Sandy Update: New FEMA Maps And New 'Flood Act' Passed Pre-Sandy Threatening Prohibitive Costs To Rebuild

Update on: Nasa, Columbia University Claim The 'Sandy Hook' Caused Super "Post-Tropical Storm" Sandy Destruction 1-25-13 ""The track of Hurricane Sandy was unprecedented in the historical record...a Sandy-esque dramatic left hook toward the coast" - "New federal flood maps approved Thursday that will govern rebuilding in the state following superstorm Sandy leaves many residents with a tough choice...The new guidelines will force homeowners in flood zones to spend tens of thousands of dollars to raise their houses now or pay exorbitant premiums of up to $31,000 a year for flood insurance later" ...Cui bono? "Governing rebuilding" is Agenda 21 speak. Displacing populations and reclaiming desired geographic regions are Agenda 21 goals. Thousands of people still out of their homes in New Jersey, and now they are faced with new regulations, new zoning, exorbitant costs, and government dictating - Agenda 21 in action...All of the above as a direct result of the [unexplainable anomalous] 'Sandy hook', according to the soon to be released NASA-Columbia University study...[see post]
After Sandy, a new threat: Feds rewrite flood maps, boosting flood insurance

[excerpted] TOMS RIVER, N.J. (AP) — George Kasimos has almost finished repairing flood damage to his waterfront home, but his Superstorm Sandy nightmare is far from over...Like thousands of others in the hardest-hit coastal stretches of New Jersey and New York, his life is in limbo as he waits to see if tough new coastal rebuilding rules make it just too expensive for him to stay...That's because the federal government's newly released advisory flood maps have put his Toms River home in the most vulnerable area — the "velocity zone." If that sticks, he'd have to jack his house up 14 feet on stilts at a cost of $150,000 or face up to $30,000 a year in flood insurance premiums.

For many, it's an impossible choice. They can't afford to do either. And many unanswered questions have left residents paralyzed with indecision...About $350 million of New York City's and $600 million of New Jersey's Sandy relief funding has been allocated for the repair of single- and two-family homes, which could help defray the cost. But it's still unclear how that money will be distributed among individual homeowners, which means many of them could be on their own financially.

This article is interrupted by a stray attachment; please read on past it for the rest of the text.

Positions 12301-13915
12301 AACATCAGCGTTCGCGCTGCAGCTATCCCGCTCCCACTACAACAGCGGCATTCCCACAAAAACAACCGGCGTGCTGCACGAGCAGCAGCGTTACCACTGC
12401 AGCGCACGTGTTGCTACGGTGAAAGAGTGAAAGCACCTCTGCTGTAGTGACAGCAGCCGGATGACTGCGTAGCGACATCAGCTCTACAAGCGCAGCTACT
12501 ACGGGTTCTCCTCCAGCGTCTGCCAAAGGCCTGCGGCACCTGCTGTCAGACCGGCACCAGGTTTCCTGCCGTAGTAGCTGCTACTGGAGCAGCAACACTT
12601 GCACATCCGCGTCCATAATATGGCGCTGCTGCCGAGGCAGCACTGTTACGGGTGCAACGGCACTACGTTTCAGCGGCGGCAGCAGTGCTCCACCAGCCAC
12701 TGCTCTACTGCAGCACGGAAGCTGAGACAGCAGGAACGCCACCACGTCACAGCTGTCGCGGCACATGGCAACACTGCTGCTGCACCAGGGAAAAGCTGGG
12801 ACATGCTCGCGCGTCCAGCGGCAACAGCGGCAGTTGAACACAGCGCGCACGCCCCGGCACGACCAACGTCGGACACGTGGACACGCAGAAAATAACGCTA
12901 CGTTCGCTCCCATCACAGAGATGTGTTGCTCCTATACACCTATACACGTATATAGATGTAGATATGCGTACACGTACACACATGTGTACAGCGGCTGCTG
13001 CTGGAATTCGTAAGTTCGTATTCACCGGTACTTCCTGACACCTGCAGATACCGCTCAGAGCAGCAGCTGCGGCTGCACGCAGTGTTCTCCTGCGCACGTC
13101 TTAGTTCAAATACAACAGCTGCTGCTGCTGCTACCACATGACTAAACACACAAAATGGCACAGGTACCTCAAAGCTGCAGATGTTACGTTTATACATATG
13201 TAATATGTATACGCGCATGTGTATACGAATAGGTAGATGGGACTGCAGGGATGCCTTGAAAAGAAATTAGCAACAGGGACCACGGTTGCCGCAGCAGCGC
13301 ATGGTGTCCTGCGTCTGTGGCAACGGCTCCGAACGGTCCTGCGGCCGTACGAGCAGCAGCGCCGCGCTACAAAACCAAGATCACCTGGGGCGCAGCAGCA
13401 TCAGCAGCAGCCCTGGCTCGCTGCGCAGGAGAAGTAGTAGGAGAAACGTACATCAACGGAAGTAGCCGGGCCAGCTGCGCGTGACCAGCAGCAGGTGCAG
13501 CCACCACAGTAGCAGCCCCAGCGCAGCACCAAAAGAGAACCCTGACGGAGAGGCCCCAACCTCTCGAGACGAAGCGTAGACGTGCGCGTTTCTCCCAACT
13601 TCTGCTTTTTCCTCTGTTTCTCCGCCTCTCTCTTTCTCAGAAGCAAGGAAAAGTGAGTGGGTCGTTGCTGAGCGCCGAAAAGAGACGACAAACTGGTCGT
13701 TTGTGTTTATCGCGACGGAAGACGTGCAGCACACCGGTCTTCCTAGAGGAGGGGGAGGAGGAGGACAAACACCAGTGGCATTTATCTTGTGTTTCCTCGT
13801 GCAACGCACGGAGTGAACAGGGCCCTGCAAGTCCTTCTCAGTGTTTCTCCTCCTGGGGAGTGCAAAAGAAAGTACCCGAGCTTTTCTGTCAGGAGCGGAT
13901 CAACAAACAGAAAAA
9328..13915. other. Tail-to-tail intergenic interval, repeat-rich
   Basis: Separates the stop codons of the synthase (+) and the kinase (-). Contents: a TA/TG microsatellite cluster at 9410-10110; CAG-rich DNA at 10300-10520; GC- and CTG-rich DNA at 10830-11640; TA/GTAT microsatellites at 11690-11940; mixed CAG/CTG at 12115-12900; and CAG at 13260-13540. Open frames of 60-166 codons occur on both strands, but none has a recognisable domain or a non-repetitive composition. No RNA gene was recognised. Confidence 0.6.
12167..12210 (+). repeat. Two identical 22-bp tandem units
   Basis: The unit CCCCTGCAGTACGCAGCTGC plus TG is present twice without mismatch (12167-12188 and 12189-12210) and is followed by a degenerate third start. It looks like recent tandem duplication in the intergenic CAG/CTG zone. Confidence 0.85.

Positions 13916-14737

Yet residents here are staring down a possible A or V flood zone designation, putting them squarely on target to incur astronomical insurance premiums. FEMA defines an A zone as an area that has a 26 percent chance of flooding over 30 years. A V zone is the same, but adds the potential hazard of storm waves, increasing insurance premiums.

"The thing that scares me is that we've invested and worked on our houses our whole life," said Frank Porcella, who took out a mortgage to pay for flooding damage to his bungalow. "And now they'll make this place and the area around it a ghost town."

Several months before Sandy hit, Congress quietly passed the Biggert-Waters Flood Insurance Reform Act, a bill that authorized skyrocketing premium increases for people in flood-prone communities...At the same time, FEMA was already preparing to update flood plain maps that hadn't been revised in more than three decades. The new maps account for sea level rise and other changes to the coastline, putting almost every town in a more stringent flood zone.

If a home lies 4 feet below the [newly designated] flood plain, for example, a homeowner could pay $9,000 a year in flood insurance once the new rates take effect, Larson said. And the cost could be much higher, depending on the designation and where the home sits...That's why Kasimos founded "Stop FEMA Now!," a grassroots group that's fighting for changes to both Biggert-Waters and the new flood maps...Stacey Mattison of Belle Chasse, La., started a Louisiana chapter after learning her annual flood insurance premium will skyrocket from $300 to nearly $10,000.

Lynn O'Hanlon is set on raising her Broad Channel home...possibly as high as 14 feet, depending on the final instructions from FEMA. But she's worried about the future of their cozy community where people have lived for generations in close proximity to the sea...What will it look like 20 years from now?..."I hope that the money comes through and the houses go up, and we're all one community 14 feet in the air," she said. "Hopefully."

Very interesting revelations on the aftermath of anomalous Super 'post-tropical' Storm Sandy ('Sandy' was a post-tropical storm when it made landfall - see 'update' above): Namely, Biggert-Waters (bigger waters?) Flood Insurance Reform Act passed a few months before 'post-tropical' storm Sandy...and FEMA's revised flood plain maps "putting almost every town in a more stringent zone" already in the works...and flood-relief funding supposedly available but apparently nothing definite on who gets what or how?

According to the article the new FEMA maps will not be released for a few months. Potentially things could get even more confused than they are now. One thing very clear though, those coastal areas, where people have lived for generations without a problem, will never be the same - all because of anomalous 'Sandy' with it's claimed "Sandy Hook" [see 'update' above]...and the pre-planned regulatory changes.

Anything to see here? You make the call.  Rev. 18:4
Job 26:10 'He hath compassed the waters with bounds, until the day and night come to an end.'

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